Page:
Eliot’s rough cat cap­tured the pop­u­lar imag­i­na­tion’s con­cep­tion of the rough peo­ple who lived on barges. In E. Nes­bit’s ju­ve­nile clas­sic, The Rail­way Chil­dren (1906), Bill the Bargee is a ran­corous, “dis­agree­able” char­ac­ter. Nes­bit re­deems him, but only af­ter re­it­er­at­ing the stereo­type of the bargee. One of the pro­mot­ers of the vi­sion of Eng­land’s rivers as a repos­i­tory for so­ci­ety’s most alien­ated cit­i­zens was Charles Dick­ens. The open­ing scene of Our Mu­tual Friend (1865), the last novel Dick­ens com­pleted, de­picts a “griz­zled” pair, young Lizzie and her fa­ther Gaffer, who scour the banks of the River Thames for corpses. Lizzie and Gaffer earn their liv­ing by steal­ing money and jew­ellery from the bod­ies of those who have ended up dead in the wa­ter. Dick­ens de­scribes this fa­ther-and-daugh­ter team and their row­boat as “Al­lied to the bot­tom of the river rather than the sur­face, by rea­son of the slime and ooze with which [the boat] was cov­ered, and its sod­den state.” Through their plight, Dick­ens ex­presses his dis­en­chant­ment with Vic­to­rian so­ci­ety’s fail­ure to put pros­per­ity at the ser­vice of al­le­vi­at­ing poverty. More con­ser­va­tive writ­ers, such as Eliot, avoided so­cial de­bates and pre­ferred to high­light the scary im­ages of river peo­ple. While the sea sto­ries of Robert Louis Steven­son, C.S. Forester and John Mase­field thrilled younger male read­ers in late nine­teenth- and early twen­ti­eth-cen­tury Eng­land, there was lit­tle lit­er­ary ro­man­ti­ciza­tion of the rivers or canals. Nov­els that ex­alted Eng­land’s coun­try­side and his­tory as sources of mys­tic be­long­ing, such as the 1,200-page A Glas­ton­bury Ro­mance (1932) by John Cow­per Powys, re­served their dark­est scenes for the rivers. The land, in this novel, is the home of af­fec­tion­ately de­scribed flow­ers and plant life, and res­o­nant ru­ins such as those of Stone­henge; the river is the scene of the pro­tag­o­nists’ dis­cord and dark­est rev­e­la­tions.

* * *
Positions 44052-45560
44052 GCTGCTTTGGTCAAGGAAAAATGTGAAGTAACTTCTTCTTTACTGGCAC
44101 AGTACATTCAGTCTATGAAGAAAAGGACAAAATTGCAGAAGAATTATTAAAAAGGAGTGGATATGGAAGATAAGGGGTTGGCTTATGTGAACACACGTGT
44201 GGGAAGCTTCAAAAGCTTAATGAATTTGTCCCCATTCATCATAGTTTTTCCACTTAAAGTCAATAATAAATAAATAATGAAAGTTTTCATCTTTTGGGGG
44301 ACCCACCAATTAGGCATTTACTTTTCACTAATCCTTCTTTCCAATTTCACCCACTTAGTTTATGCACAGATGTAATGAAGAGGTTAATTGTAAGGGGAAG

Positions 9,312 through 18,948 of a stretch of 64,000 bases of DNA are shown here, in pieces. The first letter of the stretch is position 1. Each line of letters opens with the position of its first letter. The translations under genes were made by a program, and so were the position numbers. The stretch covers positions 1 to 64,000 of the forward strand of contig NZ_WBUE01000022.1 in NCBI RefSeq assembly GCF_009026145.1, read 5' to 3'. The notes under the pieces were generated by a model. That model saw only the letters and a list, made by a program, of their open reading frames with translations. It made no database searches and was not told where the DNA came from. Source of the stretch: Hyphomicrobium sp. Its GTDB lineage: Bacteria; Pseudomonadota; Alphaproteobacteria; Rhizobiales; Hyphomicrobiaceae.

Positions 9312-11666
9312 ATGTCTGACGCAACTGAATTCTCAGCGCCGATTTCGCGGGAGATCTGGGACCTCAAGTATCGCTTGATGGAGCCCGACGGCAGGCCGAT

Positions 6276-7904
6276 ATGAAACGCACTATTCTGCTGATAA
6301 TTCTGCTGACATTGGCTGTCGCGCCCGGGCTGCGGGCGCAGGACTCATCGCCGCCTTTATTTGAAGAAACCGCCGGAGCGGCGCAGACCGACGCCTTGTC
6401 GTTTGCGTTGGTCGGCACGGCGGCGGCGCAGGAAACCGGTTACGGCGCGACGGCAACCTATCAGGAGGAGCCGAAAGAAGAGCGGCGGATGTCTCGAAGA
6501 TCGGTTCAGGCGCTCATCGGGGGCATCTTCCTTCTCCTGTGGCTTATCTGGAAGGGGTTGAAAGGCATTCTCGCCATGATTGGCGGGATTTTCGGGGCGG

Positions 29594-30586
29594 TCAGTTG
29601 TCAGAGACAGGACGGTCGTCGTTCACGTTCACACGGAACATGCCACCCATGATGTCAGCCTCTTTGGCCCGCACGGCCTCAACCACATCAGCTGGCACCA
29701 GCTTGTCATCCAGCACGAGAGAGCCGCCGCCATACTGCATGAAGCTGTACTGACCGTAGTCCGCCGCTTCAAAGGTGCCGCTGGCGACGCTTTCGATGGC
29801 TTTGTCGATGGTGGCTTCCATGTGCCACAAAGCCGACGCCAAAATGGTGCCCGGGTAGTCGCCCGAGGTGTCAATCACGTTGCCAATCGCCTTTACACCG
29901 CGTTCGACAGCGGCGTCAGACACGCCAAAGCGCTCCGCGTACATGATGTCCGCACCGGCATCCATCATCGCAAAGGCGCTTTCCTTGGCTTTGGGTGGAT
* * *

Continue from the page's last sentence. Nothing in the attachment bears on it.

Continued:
Af­ter World War II, the wa­ter­ways re­ceded from Eng­land’s lit­er­a­ture. They put in a strik­ing ap­pear­ance in Gra­ham Swift’s novel Water­land (1983), where the sor­did acts with which they are as­so­ci­ated link them to Great Bri­tain’s post-1945 loss of its em­pire. In the late 1990s, when I lived near Re­gent’s Canal in the East London bor­ough of Hack­ney, I wit­nessed the ex­tinc­tion of the wa­ter­ways’ sta­tus as a refuge. In the midst of the most mul­ti­cul­tural neigh­bour­hood I’ve in­hab­ited—home to refugees and im­mi­grants from some of the world’s poor­est coun­tries—a dwin­dling com­mu­nity of work­ing-class white English peo­ple, clus­tered around the canal, per­pet­u­ated the cus­toms of Cock­ney cul­ture: fish­ing, eat­ing jel­lied eels, hang­ing out at the pub. Dur­ing the three years I lived in Hack­ney, these peo­ple be­came in­creas­ingly alien­ated, low­er­ing the Union Jack from the flag­pole over their pub to fly the na­tion­al­is­tic St. Ge­orge’s cross, and vot­ing for the an­ti­im­mi­grant Bri­tish Na­tional Party. Re­cently, when I re­turned to my old neigh­bour­hood, the Cock­neys, like the over­seas refugees and poorer im­mi­grants, were gone. Derelict fac­to­ries had given way to new flats, and restau­rants over­look­ing the wa­ter. Re­gent’s Canal re­sem­bled the River Cam, al­beit with fewer bi­cy­cles. The peo­ple I saw were well-ed­u­cated pro­fes­sion­als from many cul­tures. The English class sys­tem, which dis­patched the poor to the wa­ter­ways in search of so­cial free­dom or the means to earn a liv­ing, has been sur­passed by class di­vi­sions that are global. The new so­cial or­der of­fers op­por­tu­ni­ties to peo­ple from many parts of the world, but poorer lo­cals no longer find refuge on the wa­ter.